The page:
Nobody likes feeling snubbed. But with the casualness of the instant messaging medium sometimes one gets involved in a conversation at an inopportune or inconvenient time. This is particularly true because a conversation can be started by one party without the other party's consent. The protracted process of polite conversational extrication can in those instances be too much.
We give you permission to sign off abruptly with no real excuse.
Just be sure to include a salutation and to sign your communication with your initial or name.
You and I (and everyone except for Astronauts and astral-projection experts) live on Earth every ever-loving day. We are dependent on Earth's habitability every ever-loving day.
The Earth is like your teeth. You need them and use them every day. So you brush them every day. If you only brushed your teeth once a year your teeth would fall out.
The Earth is not your teeth. It's not going to fall out or rot. Instead it's going to reject us like a healthy immune system rejects a nasty virus. Or reject us like a reasonable woman rejects a subpar man. Basically, like the dentally short-sighted child, we're setting ourselves up for failure.
"Earth Day" is not "everyday" when riding your bike is incentivized once a year. And while I'm on the subject, what's up with giving out non-vegan cookies and free coffee to folks who say they didn't drive? How does that convince folks to stop living lives dependent on the depletion of the systems that keep our planet habitable?
"Earth Day" is clearly not "everyday." "Earth Day" is just plain never.
This blog's editorial staff is married on facebook. We find that our faux-union is a pleasing simulacrum of our real-life long term, committed best friendship. But we also know that marriage is a real state for some folks and that our misapplication of the "relationship type" function on that website is perhaps dishonest.
What are the taste issues involved in misrepresentation on social networking sites?
In the interest of developing a less judgmental tone here on the blog, we have decided to begin the painful process of disclosing our own tastelessness through attacks on our own aesthetic choices.
We are sometimes pretty tasteless here at Practical Aesthetics. We wear too much makeup in the daytime. We use blogger. We use drop bars, gears, and multiple sprockets. We think Denver is cooler than Portland and that Centralia is coolest of all. We go to psychobilly shows in sketchy warehouses and free klezmer shows at the community center. We ride the bus a lot. We carry our things around in canvas bags. We dress inappropriately for the weather. Most days at least one article we’re wearing needs mending. We get our knees muddy, tear the inseam of our right pant legs, get grease on our cuffs, and generally sully our appearances, all without taking the time to change or wash. We bike and text and talk on cell phones on the bus. We are tactless in our questions, in our answers, and in our correspondence. We use facebook. We are unabashedly political about almost everything. We dance like hippies in the 1990’s. We wear too much cologne. We talk too loudly on the street and in restaurants. We sometimes don’t bathe often enough. We wear cowboy boots with men’s 1980’s shorts and those god-awful athletic socks from the 1970’s with dresses. We both own Patty Loveless’ bluegrass album and play it regularly. Sometimes we bring books on dates, just in case. We still like Calvin Johnson’s “Loose Banana.” We wait tables dressed like prom queens, drag queens, and 1950’s housewives on dolls. We show up at our office jobs in ridiculously frilly little dresses, children’s clothes, socks with holes, and last night's makeup still smeared on our faces. We bike in high heels.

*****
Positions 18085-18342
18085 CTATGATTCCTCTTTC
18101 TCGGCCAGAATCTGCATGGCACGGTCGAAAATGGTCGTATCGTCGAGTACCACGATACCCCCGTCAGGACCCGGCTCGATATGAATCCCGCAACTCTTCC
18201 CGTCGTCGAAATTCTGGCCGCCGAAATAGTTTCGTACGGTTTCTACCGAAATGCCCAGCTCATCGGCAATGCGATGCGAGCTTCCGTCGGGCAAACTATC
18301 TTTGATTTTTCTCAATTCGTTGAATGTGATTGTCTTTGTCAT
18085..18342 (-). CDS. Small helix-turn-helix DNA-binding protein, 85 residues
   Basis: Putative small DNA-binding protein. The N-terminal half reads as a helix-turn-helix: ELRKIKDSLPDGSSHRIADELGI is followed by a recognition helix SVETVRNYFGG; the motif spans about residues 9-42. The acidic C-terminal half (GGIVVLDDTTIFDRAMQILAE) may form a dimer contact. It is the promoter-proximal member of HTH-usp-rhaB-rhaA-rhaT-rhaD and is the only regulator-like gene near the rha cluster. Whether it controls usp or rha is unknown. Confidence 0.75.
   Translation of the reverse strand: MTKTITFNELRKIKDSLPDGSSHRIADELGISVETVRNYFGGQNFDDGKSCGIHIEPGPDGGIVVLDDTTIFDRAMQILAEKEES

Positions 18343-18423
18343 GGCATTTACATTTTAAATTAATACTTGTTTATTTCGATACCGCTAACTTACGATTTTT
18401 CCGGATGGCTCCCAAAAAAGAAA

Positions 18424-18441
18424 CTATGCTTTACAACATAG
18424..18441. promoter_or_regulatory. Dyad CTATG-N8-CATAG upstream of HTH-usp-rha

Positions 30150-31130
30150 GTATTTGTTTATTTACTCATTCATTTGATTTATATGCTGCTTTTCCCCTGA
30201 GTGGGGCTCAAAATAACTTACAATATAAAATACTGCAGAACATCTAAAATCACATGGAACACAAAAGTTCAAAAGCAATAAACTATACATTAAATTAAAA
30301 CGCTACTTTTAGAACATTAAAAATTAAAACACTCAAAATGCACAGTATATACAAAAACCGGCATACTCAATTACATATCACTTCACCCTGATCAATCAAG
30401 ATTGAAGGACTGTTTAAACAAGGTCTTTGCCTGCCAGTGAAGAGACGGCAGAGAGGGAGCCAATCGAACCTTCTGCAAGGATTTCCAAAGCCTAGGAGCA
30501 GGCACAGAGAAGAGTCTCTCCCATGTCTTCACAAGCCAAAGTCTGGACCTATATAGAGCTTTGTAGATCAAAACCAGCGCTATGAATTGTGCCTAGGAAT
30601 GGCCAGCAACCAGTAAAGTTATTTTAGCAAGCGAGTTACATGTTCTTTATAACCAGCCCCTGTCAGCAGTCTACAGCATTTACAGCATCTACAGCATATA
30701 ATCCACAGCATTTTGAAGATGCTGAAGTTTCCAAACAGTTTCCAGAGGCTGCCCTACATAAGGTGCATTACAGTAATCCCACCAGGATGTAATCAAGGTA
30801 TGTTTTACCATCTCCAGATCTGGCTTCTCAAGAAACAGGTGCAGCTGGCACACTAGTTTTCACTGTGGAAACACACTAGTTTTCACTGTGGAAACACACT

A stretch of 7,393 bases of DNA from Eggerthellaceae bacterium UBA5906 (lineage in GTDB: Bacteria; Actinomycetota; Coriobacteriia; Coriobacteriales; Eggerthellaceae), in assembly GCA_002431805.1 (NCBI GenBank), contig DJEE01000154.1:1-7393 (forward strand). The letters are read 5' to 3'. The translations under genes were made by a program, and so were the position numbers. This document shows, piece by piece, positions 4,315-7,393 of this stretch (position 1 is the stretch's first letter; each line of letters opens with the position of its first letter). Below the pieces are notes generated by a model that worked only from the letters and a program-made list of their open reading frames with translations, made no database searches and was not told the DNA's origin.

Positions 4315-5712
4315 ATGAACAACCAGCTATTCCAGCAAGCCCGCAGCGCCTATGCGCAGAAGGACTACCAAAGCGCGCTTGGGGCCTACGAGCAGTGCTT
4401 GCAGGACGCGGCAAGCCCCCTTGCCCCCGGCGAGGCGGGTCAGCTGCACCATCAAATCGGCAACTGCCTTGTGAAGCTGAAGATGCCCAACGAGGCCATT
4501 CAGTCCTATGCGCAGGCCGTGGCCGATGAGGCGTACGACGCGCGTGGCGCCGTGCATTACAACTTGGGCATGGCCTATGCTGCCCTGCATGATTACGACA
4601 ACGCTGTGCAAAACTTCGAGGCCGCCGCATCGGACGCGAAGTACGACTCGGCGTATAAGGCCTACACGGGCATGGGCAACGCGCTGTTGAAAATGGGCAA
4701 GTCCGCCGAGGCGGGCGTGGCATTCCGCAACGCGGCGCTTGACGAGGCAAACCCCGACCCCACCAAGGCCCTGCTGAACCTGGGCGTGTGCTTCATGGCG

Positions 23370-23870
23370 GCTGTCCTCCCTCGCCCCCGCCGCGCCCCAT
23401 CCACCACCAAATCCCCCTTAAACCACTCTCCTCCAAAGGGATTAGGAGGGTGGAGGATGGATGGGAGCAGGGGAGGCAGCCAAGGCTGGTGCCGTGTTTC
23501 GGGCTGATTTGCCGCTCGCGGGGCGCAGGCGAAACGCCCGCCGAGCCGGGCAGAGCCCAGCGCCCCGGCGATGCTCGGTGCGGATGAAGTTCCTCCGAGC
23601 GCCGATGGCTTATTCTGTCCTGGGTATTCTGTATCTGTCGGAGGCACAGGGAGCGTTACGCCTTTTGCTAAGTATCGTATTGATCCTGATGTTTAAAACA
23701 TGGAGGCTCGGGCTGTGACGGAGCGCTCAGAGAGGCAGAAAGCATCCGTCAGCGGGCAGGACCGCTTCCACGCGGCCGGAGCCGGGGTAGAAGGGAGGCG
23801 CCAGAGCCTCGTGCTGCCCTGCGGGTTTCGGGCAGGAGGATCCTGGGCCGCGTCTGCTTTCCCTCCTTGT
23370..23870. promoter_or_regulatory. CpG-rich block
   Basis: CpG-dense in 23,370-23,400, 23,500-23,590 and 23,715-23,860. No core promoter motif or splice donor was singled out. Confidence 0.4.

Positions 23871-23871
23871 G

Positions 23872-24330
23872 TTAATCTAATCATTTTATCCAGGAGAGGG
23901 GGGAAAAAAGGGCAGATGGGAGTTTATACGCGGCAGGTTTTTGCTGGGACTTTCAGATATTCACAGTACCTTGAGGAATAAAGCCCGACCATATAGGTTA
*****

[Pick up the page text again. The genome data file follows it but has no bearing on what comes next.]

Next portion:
The most tasteless thing we do, however, is refer to each other as “my best friend.” We’re 27, folks. And we still have best friends. Nothing could be more pre-pubescent. Except if we wore side ponytails. Which we do.